WASHINGTON, Aug. 14 (Korea Bizwire) — Three years ago, a statue of a girl was brought from South Korea to Washington to raise awareness of Japan’s enslavement of Korean women in military brothels during World War II.
Despite persistent efforts by South Korean activists to get it installed, that statue has remained in a warehouse in the outskirts of the U.S. capital with no place to go.
The reason, according to the activists, is Japan’s behind-the-scenes pressure on organizations once willing to host the effigy to reject it.
But the group is determined to find the sculpture a home before the end of the year, and as a foretaste, it will show the “girl” to the public on Thursday, the anniversary of Korea’s liberation from Japan’s 1910-45 colonial rule.
“Installing the girl statue is an implementation of the ‘comfort women’ resolution that passed through the U.S. House of Representatives in 2007,” said Lee Jeong-sil, head of the Washington council for “comfort women,” a euphemistic term for the sex slaves.
“The symbolism of installing it in Washington is especially large and important,” she said, adding that she can’t bear to see the statue in the warehouse any longer.
Historians estimate that up to 200,000 women, mostly from Korea, were mobilized to work in frontline brothels for Japanese soldiers during the war.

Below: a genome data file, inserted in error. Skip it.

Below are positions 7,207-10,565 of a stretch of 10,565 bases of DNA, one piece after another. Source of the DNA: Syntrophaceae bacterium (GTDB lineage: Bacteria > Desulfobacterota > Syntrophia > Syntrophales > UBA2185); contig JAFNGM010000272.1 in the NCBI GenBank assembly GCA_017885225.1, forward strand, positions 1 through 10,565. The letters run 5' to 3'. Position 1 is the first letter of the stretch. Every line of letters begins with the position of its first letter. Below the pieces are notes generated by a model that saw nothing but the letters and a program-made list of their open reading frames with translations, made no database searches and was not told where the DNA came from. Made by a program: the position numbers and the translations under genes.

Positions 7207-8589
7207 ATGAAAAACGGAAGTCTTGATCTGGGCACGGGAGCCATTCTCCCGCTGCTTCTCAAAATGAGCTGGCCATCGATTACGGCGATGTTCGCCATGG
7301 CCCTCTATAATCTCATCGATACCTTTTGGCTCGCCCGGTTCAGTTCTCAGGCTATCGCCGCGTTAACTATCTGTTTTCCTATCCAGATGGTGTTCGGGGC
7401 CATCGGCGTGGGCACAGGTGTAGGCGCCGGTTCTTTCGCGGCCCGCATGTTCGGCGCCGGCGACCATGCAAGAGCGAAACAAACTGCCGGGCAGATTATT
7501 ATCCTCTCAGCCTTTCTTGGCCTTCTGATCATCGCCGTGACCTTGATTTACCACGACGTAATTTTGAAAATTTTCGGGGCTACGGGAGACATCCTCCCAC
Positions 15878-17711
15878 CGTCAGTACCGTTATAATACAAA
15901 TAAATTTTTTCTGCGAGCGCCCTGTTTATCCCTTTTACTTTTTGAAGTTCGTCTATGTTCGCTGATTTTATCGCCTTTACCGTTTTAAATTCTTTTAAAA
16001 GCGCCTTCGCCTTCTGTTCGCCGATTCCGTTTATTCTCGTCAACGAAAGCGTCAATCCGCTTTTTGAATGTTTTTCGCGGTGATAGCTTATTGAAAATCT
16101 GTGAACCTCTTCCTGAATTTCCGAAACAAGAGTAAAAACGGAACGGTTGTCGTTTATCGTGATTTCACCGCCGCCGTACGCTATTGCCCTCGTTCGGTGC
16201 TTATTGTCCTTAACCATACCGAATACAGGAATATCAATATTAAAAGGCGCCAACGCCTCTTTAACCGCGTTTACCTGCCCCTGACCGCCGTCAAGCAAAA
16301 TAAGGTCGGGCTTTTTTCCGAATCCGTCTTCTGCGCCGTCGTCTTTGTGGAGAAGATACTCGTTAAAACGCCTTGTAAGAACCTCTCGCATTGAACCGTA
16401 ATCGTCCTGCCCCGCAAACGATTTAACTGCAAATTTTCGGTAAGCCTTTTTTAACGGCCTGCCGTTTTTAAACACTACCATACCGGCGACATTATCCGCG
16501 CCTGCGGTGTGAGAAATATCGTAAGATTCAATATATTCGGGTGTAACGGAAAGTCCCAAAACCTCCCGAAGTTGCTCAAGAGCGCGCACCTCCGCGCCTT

The comfort women issue remains a thorn in South Korea-Japan relations, and an agreement to settle it through Japan’s monetary compensation was effectively annuled by Seoul last year.
Adding to the tensions, a South Korean Supreme Court ruling ordered Japanese firms to compensate Korean victims of wartime forced labor, and led in part to the recent tit-for-tat trade war between the neighboring nations.
The council, joined by other activists, has formed a committee tasked with installing the effigy in Washington this year, although if that fails, its members are also looking at other locations near the U.S. capital.
The council would not reveal the possible locations in order to fend off any Japanese attempts to thwart the plan.
If it succeeds, there will be five girl statues symbolizing the sex slaves across the U.S., including in Glendale, California; Brookhaven, Georgia; Southfield, Michigan; and Manhattan, New York City.
In the meantime, the council will host a photo-taking event with the sculpture outside the Japanese Embassy in Washington on Thursday.
It then plans to hold the same event outside the Old Korean Legation building in Washington before moving the statue to a second warehouse, where it will remain until the council finds an installation ground.
The group added that Salisbury University in Maryland offered to host the statue in 2017. But a month before its unveiling date, the school informed the council that it was indefinitely postponing the plan.